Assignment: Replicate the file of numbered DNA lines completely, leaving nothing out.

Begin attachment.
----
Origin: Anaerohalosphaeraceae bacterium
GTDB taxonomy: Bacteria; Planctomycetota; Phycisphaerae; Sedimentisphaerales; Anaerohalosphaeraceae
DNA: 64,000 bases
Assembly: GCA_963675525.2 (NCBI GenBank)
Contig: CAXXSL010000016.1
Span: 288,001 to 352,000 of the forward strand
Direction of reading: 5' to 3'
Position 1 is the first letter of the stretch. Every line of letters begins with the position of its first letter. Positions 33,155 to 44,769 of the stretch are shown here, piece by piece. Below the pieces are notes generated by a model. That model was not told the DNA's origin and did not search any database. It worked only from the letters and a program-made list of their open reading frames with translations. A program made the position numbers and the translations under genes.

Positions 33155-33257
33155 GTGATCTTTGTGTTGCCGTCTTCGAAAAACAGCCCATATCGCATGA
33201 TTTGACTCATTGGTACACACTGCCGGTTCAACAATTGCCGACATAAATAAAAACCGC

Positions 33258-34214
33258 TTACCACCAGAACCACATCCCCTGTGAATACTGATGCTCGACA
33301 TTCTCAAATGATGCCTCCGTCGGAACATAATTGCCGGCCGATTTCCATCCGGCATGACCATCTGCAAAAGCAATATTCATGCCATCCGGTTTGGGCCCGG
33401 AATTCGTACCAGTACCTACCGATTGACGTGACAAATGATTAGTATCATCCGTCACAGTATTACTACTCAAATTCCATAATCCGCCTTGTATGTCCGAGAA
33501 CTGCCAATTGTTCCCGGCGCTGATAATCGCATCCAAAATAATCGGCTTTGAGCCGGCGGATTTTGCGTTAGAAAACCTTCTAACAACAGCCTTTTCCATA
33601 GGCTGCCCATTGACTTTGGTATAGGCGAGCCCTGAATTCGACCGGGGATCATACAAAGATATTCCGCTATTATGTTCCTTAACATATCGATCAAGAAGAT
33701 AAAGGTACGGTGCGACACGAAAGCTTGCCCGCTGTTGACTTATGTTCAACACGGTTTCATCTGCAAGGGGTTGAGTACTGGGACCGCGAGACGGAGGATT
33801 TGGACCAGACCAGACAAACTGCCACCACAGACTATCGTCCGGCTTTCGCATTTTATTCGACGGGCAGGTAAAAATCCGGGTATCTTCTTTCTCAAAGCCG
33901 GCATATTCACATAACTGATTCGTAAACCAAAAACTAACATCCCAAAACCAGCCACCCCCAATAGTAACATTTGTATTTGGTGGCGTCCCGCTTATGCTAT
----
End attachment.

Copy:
Origin: Anaerohalosphaeraceae bacterium
GTDB taxonomy: Bacteria; Planctomycetota; Phycisphaerae; Sedimentisphaerales; Anaerohalosphaeraceae
DNA: 64,000 bases
Assembly: GCA_963675525.2 (NCBI GenBank)
Contig: CAXXSL010000016.1
Span: 288,001 to 352,000 of the forward strand
Direction of reading: 5' to 3'
Position 1 is the first letter of the stretch. Every line of letters begins with the position of its first letter. Positions 33,155 to 44,769 of the stretch are shown here, piece by piece. Below the pieces are notes generated by a model. That model was not told the DNA's origin and did not search any database. It worked only from the letters and a program-made list of their open reading frames with translations. A program made the position numbers and the translations under genes.

Positions 33155-33257
33155 GTGATCTTTGTGTTGCCGTCTTCGAAAAACAGCCCATATCGCATGA
33201 TTTGACTCATTGGTACACACTGCCGGTTCAACAATTGCCGACATAAATAAAAACCGC

Positions 33258-34214
33258 TTACCACCAGAACCACATCCCCTGTGAATACTGATGCTCGACA
33301 TTCTCAAATGATGCCTCCGTCGGAACATAATTGCCGGCCGATTTCCATCCGGCATGACCATCTGCAAAAGCAATATTCATGCCATCCGGTTTGGGCCCGG
33401 AATTCGTACCAGTACCTACCGATTGACGTGACAAATGATTAGTATCATCCGTCACAGTATTACTACTCAAATTCCATAATCCGCCTTGTATGTCCGAGAA
33501 CTGCCAATTGTTCCCGGCGCTGATAATCGCATCCAAAATAATCGGCTTTGAGCCGGCGGATTTTGCGTTAGAAAACCTTCTAACAACAGCCTTTTCCATA
33601 GGCTGCCCATTGACTTTGGTATAGGCGAGCCCTGAATTCGACCGGGGATCATACAAAGATATTCCGCTATTATGTTCCTTAACATATCGATCAAGAAGAT
33701 AAAGGTACGGTGCGACACGAAAGCTTGCCCGCTGTTGACTTATGTTCAACACGGTTTCATCTGCAAGGGGTTGAGTACTGGGACCGCGAGACGGAGGATT
33801 TGGACCAGACCAGACAAACTGCCACCACAGACTATCGTCCGGCTTTCGCATTTTATTCGACGGGCAGGTAAAAATCCGGGTATCTTCTTTCTCAAAGCCG
33901 GCATATTCACATAACTGATTCGTAAACCAAAAACTAACATCCCAAAACCAGCCACCCCCAATAGTAACATTTGTATTTGGTGGCGTCCCGCTTATGCTAT